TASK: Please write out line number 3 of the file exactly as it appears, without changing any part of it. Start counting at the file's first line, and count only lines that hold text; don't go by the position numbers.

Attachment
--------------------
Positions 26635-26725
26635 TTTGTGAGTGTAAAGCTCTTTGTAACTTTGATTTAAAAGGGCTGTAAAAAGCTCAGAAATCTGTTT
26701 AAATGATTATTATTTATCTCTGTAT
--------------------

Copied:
26701 AAATGATTATTATTTATCTCTGTAT